General Real Estate Library Articles on home buying, selling, marketing and 203k Consulting
Wholesaling and the MLSby Al Susoeff
The other day I had a “so called” wholesaler email me regarding doing a wholesale flip through a realtor. He is starting to feel some economic pressure lately as his regular day gig went away, and he is trying to make it doing wholesale deals full time. I applaud his tenacity, and I am a firm believer in necessity being the mother of invention, but there is a problem. He is a nice guy and I like him allot but unfortunately he is only about “Half Trained”. He bought a $100 online course that has no mentoring, no coaching and no real support after the sale and then wonders why he is forever calling me to fix his deals for him. Sadly, I have been unsuccessful in getting him to sign up and pay for my ongoing coaching. A word to the wise guys, if you are not coachable, you will fail; it doesn’t matter what business you are in, you are screwed before you start and you have done it to yourself. I do this full time and STILL to this day have coaches that I bounce deals, ideas and hair brained schemes off of. It is a simple rule of life and it works. That being said, here is his question and my answer: “I just made my first offer on an REO. Any thoughts on how to get a “proof of funds” letter or something like that for the offer? I don’t actually have the funds and if I did I wouldn’t necessarily want to show that to the bank. The offer is for $100,000 on a $177,000 house. Please advise …” Problem #1: I called him and got a little more info: He wants to flip it, he does not have the funds needed to give the realtor for “proof of funds” and it needs 15k in repairs. So first off, according to my formula it isn’t even a deal. For those of you who don’t know my formula, I never offer more than 60-70% of the After Repaired Value, (ARV) not including repairs. 60% of 177,000 is 106,200. If you subtract 15k from that your maximum offer can be no more than 91,200. Problem #2 Okay, let’s say that he offers 90k instead of 100k. This is great, he is within the Maximum Allowable Offer, (MAO) right? Wrong. Remember, he wants to wholesale it. He has no intentions of keeping it for a rental nor does he want to rehab it and retail it to an end user. This means he has to have a deal that is lower than MAO in order for him to attract another investor. If he doesn’t have this, he is using what I call the “greater fool theory” of real estate, which means he is trying to find an investor who knows less than him. Not hard to do, but it will ultimately get you a bad reputation around town and you may find yourself relocating your business because nobody will deal with you. Problem #3 So let’s say he makes an offer of 85k. This will make him 5k, not bad for a wholesale deal, considering he will never own the house, he doesn’t have to work on it, and he will not have to hold it and wait to sell in a slow market. But wait; he is dealing with a realtor. He WILL own the house! See, the realtor is not going to let him sell his interest in the contract to another investor. That’s what the realtor’s purchase and sale agreement is all about, protecting the REALTOR’S interests. Don’t think for a minute it helps you as the buyer or as the seller. Read one all the way through sometime, you will see what I mean; the language is all about limiting the realtor’s and his broker’s liability. Problem #4 Hey, if he has a buyer, why not just do a simultaneous close? Yes, I guess he could do that; however, here is the problem I see with a simultaneous close of that nature: First, when his realtor finds out what he did, this guy will get black balled from the realtors entire brokerage. Yes, I know many realtors are morons, but that is no reason to have everyone of them in town pissed off at you. Second, and more importantly, let’s look at his buyer. If the buyer has a brain cell one in his head, he will see the realty sign in the front yard. He will realize the wholesaler is making a few bucks off of him, and he will get pissed and walk from the deal or call the realtor to try and negotiate a better deal. Yes, technically no laws are getting broke here, but do you really want all those people mad at you? By the way, depending on the state an argument could be made that you are breaking the law by engaging in “Tortious Interference” and/or “Restraint of Trade” and you may find yourself going to court. Yes you might win, but do you really want to spend $2000-$3000 for an attorney and waste all that time? It might just be easier to just find another deal …or ten. Problem #5 If you are going to play with REO’s you are going to have to deal with the bank’s rules. Period. End of story. If you do not have proof of funds, all you are doing is wasting the realtor’s time, the banks’ time, and the most important time of all…your own. Actually that’s not true, if you email ME about it, you are wasting MY time which is far more important….ok, just kidding; but you see my point right? That being said, let’s look at a couple of ways to get proof of funds: 1. Go to a bank and get proof of funds. If your numbers are right, (i.e. you used MY numbers not the ones we started with), and you don’t have crappy credit, you can by the house and flip it via a wholesale or a retail deal. 2. Find a hard money lender and get proof of funds from him. You will pay more than with a bank, but again, if you used my numbers, you will still make a good chunk of cash and these sorts of lenders could generally care less about your credit score. 3. Get a partner. Hey, a partner is great when you are getting started. They put up the money, you put up the work, everybody makes money. You might want to think about having two or three potential partners sitting backstage all the time. The Bottom Line: I think you guys can all see, that as this deal sits it is a “no deal”. It is not feasible from not just one, but several angles. For myself, if I could get it at $90,000 I might consider it for a retail flip. 177k is just over the median around here, and that means I would be able to find a buyer who could get a loan, or perhaps a lease option tenant with plenty of cash, who could qualify and therefore cash out soon. Of course that is a completely different exit strategy than the one proposed by this wholesaler; and therein lies the point of this whole conversation. He only knows one way to do a deal. Like I said at the start, I admire his tenacity, but right now he is having all the effectiveness of a car stuck in the mud; lots’ of noise and crap flying everywhere…not allot of forward movement. You need to know EVERY exit strategy. You need to know ALL the ways to do a deal. Get trained guys. Once you are trained KEEP getting trained. Education in this or any business is a lifelong endeavor, it is the key to success, and it will pay you high dividends.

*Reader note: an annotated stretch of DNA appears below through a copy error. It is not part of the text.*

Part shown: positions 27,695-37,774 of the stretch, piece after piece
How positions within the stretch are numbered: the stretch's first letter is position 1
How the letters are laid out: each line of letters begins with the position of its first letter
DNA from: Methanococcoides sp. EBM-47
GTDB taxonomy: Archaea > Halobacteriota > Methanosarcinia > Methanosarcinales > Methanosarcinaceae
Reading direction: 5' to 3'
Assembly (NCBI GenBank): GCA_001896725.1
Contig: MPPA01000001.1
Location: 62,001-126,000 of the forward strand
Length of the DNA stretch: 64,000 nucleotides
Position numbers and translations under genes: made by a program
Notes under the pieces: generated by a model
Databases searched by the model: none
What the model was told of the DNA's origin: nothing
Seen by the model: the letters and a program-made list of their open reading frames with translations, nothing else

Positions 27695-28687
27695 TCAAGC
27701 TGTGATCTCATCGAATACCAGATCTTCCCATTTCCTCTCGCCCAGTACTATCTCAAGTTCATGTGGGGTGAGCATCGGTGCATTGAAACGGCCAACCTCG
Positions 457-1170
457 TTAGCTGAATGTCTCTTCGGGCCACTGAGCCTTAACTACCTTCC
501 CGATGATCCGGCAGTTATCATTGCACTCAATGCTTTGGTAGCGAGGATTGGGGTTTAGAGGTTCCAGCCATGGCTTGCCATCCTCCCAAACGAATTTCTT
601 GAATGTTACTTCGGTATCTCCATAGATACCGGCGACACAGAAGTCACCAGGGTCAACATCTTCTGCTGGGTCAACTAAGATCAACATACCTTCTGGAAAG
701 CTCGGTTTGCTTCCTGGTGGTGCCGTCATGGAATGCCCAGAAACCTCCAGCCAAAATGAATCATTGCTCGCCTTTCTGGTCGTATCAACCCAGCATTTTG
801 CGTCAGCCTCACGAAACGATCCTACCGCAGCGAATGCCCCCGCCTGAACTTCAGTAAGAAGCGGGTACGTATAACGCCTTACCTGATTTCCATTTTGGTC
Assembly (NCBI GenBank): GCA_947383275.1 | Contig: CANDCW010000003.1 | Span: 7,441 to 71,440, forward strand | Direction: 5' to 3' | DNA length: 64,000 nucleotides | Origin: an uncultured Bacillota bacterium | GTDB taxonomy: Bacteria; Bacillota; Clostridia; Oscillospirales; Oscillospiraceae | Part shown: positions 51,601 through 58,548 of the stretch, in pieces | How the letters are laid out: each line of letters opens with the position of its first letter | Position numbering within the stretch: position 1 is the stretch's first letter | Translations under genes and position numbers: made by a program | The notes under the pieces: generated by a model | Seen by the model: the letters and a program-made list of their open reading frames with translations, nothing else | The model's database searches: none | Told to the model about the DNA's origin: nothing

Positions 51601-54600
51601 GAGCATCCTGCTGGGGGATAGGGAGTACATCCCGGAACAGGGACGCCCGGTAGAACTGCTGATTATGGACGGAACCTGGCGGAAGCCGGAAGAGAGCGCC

Al Susoeff, Jr. is a Real Estate Investor, Trainer, Coach, Author and Civil Engineer from Central Arkansas. You can read more of his articles at www.ASusoeff.com